It is no longer a question of whether intangible cultural heritage should be integrated in university programmes, but rather how
Jyoti Hosagrahar, December 2017, Director of the Division of Creativity at UNESCO.
As communities across the world become increasingly concerned about safeguarding and protecting their heritage, local educational systems, and the people who teach and learn in them, can adapt their existing curricula and create new experiences to address this challenge.
The Hilali Network invites you to participate in a unique workshop which is building a platform for policy makers, educators, students, practitioners and researchers with a vested interest in the future of Cultural Heritage and STEM (Science, Technology, Engineering and Maths) education. This is a call to arms to gather together with other thought leaders to co-create engaging lifelong learning experiences which can have a genuine impact on education for sustainable development.
This workshop will introduce participants through practice-based research approaches to the merging of ideas from intangible cultural heritage and STEM and Education to for the building of Living Curricula in these areas.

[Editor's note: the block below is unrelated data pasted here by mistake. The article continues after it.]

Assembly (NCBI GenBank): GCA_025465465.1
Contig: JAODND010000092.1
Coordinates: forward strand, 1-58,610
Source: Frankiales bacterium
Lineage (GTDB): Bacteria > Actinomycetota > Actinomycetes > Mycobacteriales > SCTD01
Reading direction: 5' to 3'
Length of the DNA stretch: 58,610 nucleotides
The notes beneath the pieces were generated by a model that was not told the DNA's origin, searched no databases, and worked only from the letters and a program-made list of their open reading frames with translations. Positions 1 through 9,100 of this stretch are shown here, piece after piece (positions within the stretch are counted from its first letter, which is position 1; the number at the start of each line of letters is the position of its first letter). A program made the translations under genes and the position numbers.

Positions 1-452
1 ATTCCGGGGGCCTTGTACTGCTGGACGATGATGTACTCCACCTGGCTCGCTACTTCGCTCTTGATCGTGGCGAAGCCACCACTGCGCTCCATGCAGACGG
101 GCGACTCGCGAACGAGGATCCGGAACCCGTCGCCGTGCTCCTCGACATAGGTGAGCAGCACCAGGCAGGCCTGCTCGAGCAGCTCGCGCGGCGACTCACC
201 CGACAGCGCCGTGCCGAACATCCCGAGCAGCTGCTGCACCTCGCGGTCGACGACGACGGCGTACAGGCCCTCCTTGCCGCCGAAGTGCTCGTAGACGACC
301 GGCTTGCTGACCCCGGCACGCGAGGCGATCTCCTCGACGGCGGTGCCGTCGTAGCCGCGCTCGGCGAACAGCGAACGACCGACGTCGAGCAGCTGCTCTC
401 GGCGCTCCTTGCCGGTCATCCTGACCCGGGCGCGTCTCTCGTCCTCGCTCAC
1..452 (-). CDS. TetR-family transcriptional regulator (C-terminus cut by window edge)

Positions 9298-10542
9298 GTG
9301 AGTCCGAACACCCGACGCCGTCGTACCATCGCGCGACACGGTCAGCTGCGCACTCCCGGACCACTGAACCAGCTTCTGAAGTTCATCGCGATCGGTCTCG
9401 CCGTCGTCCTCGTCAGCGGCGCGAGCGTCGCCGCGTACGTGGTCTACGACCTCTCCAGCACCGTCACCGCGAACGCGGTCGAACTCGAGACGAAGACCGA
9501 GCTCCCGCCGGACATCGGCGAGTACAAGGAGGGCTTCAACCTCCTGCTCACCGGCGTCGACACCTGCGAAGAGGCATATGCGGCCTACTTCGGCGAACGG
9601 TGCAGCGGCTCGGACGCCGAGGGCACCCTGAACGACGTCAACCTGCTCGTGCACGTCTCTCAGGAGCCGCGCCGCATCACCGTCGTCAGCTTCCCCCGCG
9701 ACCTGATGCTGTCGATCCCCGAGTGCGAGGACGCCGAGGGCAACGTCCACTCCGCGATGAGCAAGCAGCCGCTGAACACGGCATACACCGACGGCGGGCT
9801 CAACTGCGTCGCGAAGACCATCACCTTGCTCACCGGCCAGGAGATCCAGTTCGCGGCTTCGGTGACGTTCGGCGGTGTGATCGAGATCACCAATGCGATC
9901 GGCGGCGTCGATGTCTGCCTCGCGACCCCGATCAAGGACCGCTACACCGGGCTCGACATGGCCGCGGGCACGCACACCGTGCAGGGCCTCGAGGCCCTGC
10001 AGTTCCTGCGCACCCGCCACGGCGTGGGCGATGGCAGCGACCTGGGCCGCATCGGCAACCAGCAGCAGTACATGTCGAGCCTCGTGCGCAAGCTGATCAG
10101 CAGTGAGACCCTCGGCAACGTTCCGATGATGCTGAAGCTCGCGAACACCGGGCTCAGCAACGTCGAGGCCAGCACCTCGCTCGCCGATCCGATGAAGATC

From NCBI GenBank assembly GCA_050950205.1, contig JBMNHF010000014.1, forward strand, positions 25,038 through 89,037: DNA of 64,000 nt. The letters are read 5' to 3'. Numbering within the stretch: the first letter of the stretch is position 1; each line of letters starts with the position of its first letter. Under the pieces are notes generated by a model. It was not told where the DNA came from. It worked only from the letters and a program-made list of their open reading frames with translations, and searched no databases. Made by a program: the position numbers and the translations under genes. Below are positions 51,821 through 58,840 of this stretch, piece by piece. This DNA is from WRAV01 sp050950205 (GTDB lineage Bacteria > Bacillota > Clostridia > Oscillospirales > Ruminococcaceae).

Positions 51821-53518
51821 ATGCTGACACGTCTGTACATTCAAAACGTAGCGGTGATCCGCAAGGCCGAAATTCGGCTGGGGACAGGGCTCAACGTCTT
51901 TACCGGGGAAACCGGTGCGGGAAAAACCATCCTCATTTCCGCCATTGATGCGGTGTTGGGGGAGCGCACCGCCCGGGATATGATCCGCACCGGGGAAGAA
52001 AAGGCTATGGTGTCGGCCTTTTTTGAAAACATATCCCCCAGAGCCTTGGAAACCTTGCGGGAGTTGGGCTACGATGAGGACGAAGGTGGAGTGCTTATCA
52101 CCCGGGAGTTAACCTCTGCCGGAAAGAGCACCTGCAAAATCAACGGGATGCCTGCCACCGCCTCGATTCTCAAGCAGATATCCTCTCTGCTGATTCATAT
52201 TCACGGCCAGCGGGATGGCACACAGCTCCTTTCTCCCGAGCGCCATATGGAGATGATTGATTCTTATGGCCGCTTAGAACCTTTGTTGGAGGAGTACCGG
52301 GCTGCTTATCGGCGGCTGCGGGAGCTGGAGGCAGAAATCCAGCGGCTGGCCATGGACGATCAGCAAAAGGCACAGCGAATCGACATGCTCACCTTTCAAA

A Living Curriculum repositions “learning as a continuous conversation within a dynamic curriculum that is integrated with, and takes advice from, the world our students live in” (Marshall & Scott, 2012).
“Intangible Cultural Heritage means the practices, representations, expressions, knowledge, skills – as well as the instruments, objects, artifacts and cultural spaces associated therewith – […], transmitted from generation to generation, is constantly recreated by communities and groups in response to their environment, their interaction with nature and their history, and provides them with a sense of identity and continuity, thus promoting respect for cultural diversity and human creativity.” (UNESCO, 2003 Convention for the Safeguarding of the Intangible Cultural Heritage)
The workshop is designed with the aim of providing a cross-disciplinary space for the co-creation of tools, ideas and projects in Cultural Heritage and STEM. The outcomes of the workshop will be integrated into open educational resources in The Hilali Toolkit, which can be used in Higher Education as well as with communities of adult learners in formal and informal learning contexts internationally.
Throughout the day, there will be a series of provocations of the areas of intangible cultural heritage, STEM and Education from key contributors in these fields to keep the creative thinking going.
When: Friday 4th May 2018
Where: Representation of the European Commission in the UK, Europe House, 32 Smith Square, London SW1P 3EU.
Participate by Signing up via our Event Site